Kao, the founder of R&AW (Research and Analysis Wing), passed away in the early
hours of January 20, 2002. He was survived by his wife, Mrs Malini Kao, and
daughter, Mrs Achla Kaul. After BN Mallick, he was the biggest name in the
find a parallel in the Raj days one would have to go back to Col. Sleeman of
anti-Thungee fame. (In the 1830s, Sleeman was the first to float the idea of a
specialized intelligence unit for the country).
Rameshwar Nath Kao, Raji to friends, joined the Indian Police (IP) in 1940, and
was allotted the UP cadre. A post-graduate in literature, he found himself in
the Police Training College, Moradabad, where he was uncomfortable with his
British conferes, who had merely written their Senior Cambridge exams and were
too boisterous and crude for his liking. Always dressed immaculately, he had a
fetish for cleanliness. He came away on deputation to the Intelligence Bureau
just before 1947 and set up camp for the rest of his illustrious career.
deputed to jointly investigate (along with the Chinese and the British) the
crash of the “Kashmir Princess” just before the Bandung Conference of 1956. The
plane was carrying Chinese delegates to the conference. Fortunately, the
delegation leader, PM Chou en Lai, was not on board. It is generally known that
there was considerable pressure from the Chinese side to involve the KMT
government, a pressure he withstood.
1963, he took over as the founding director of the Air Research Centre (ARC).
Five years later, he broke from the IB, forming, with Indira Gandhi’s blessings
the Research and Analysis Wing, better known by its shadows sobriquet, RAW. With
the Samyukt Vidhayak Dal brand of no-holds-barred politics surfacing in 1967,
the IB could not pay sufficient attention to external intelligence. He and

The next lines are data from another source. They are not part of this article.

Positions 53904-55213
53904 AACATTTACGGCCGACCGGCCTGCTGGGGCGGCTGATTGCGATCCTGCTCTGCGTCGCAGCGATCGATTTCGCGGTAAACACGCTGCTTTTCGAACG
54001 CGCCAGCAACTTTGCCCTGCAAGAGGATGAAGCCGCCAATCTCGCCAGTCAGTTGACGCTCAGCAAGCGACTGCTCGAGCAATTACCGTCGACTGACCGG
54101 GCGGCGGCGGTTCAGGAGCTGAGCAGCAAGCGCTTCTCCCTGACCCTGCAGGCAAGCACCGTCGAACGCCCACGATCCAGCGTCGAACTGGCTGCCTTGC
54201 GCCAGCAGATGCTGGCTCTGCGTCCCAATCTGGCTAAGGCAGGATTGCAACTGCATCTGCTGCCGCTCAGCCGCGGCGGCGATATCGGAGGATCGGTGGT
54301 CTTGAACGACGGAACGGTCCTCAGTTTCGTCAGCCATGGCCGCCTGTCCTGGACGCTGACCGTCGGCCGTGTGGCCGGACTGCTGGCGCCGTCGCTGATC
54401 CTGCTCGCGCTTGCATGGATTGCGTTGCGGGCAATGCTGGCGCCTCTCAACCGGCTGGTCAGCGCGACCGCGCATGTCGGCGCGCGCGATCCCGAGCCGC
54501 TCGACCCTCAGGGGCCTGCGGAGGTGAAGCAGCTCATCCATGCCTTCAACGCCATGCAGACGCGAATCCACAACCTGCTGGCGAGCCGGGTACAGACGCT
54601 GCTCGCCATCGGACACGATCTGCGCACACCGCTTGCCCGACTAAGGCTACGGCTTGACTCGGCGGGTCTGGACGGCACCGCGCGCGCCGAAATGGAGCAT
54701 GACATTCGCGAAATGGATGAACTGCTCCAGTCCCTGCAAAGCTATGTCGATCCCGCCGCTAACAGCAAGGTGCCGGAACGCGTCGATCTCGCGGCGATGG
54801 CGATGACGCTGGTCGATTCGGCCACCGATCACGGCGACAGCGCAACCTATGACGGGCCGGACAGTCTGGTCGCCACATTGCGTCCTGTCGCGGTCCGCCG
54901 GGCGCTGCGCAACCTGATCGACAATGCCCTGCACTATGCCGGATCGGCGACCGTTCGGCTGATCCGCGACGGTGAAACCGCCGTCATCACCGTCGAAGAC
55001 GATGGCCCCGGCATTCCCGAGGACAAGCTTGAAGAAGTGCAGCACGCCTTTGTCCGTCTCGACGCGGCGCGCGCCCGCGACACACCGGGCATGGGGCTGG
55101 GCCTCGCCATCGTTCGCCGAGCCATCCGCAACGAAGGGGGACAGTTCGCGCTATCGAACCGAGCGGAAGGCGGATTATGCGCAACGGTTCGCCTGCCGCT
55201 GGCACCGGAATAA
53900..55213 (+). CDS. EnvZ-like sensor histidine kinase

Sankaran Nair (“Shanks”) organised the outfit meticulously, burning midnight oil
and going into every micro detail.
the unrest in East Pakistan and the 1971 war came his finest hour. The R&AW and
the Directorate General Security, also under him, played stellar roles in the
Janata Government eyed him suspiciously but never found anything against him or
the R&AW. (The IB, cleverer by far, got away unscathed). With Mrs Gandhi’s
return in 1980 Kao came back as special adviser to the Cabinet, overseeing both
IB and R&AW and coming closest to the position of an intelligence czar. He was
the first to float the idea of a special security unit for the PM.
got on famously with colleagues of other services. He never threw rank or his
powerful connections at them. He helped those in distress and sometimes people
took advantage of this attribute of his. Suave and polite to a fault, he was
never known to raise his voice. Tall and pale, with a prominent Roman nose, he
was a striking figure. But those who have worked with him will remember him for
his kindness and generosity. He will be sorely missed.
(Sh. S.N. Daruwalla is former Chairman Joint Intelligence Committee)